Building a Competitive resume

CFmike

Well-Known Member
Hi everyone, I am about to start my last year of college and wanted to do a bit of research about what airlines like to see on resumes and what applications will better one's chances of getting picked first.

My long term goals would be to fly for a fractional such as Net Jets, Flex, etc. Any of the nice majors would be nice too but I really like the idea of flying biz jets around the world.

I got some advice from a fellow worker to 'stick with it'. In this industry seniority is everything, so changing companies every year or two doesn't do much good.

I plan on getting my CFI and doing that gig for a while but if anyone could shed some insight on what to stay away from too, that would be a big help! Thanks in advance!
 

higney85

Property of Scheduling
While hindsight is 20/20 and everyone is different this is what I would say.. As a background I am 23 at a regional with a 4-yr degree. Did the CFI thing to build my time.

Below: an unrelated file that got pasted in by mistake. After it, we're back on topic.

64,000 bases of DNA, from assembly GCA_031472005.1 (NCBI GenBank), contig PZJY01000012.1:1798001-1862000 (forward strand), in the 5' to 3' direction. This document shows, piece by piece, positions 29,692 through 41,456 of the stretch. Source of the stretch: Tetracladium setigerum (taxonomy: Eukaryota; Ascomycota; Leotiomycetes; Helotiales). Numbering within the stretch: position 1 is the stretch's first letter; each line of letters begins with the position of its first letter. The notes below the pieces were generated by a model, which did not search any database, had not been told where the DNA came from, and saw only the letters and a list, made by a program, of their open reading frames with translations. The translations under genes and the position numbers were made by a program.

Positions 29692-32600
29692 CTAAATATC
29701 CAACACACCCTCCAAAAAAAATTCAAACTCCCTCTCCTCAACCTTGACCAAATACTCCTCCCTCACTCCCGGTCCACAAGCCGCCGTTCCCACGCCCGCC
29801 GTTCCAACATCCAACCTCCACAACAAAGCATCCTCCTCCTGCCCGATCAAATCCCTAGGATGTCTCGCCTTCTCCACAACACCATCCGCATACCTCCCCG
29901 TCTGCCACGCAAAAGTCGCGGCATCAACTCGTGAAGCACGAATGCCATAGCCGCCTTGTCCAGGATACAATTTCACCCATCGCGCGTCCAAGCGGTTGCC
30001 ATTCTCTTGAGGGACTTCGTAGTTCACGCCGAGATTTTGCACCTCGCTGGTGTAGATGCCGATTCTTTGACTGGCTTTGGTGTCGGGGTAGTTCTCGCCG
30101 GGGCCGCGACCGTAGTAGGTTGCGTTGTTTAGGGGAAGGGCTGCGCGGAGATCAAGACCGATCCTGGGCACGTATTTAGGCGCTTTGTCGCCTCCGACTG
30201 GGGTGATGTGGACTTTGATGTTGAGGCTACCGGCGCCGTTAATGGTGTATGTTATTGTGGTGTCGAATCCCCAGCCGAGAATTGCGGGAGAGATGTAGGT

To someone getting into this industry: have a degree in something other than aviation (or at least other than "pilot"). There are quite a few on here that unfortunately are being furloughed and some are in the predicament of having most of the eggs in one basket. Next, INSTRUCT- get the CFI/II/MEI and build your time LEARNING from your students. Beyond that its all about networking. While you are working towards the CFI get a part time job at the local FBO- be yourself and you will make plenty of friends out of the local "regulars". Before you know it you will have the opportunity to fly many different aircraft and expand the network. Beyond the year or so of instructing you can look into your options depending on the market and depending on what YOU want. This forum is great for the info, but its all about what YOU want. Once you have some time instructing your choices are (typically in an ever changing industy) a regional, 135 freight, or knowing someone and getting a corporate co-pilot gig in a kingair/small jet. For quantity of time its hard to beat regionals- jet time all over the US and can fly close to 1000 hours a year, 135 freight seems to be all over the map (someone else can fill you in- I have no 135 experience), and corporate is the way to go IF you want to stay corporate and you happen to know the right folks.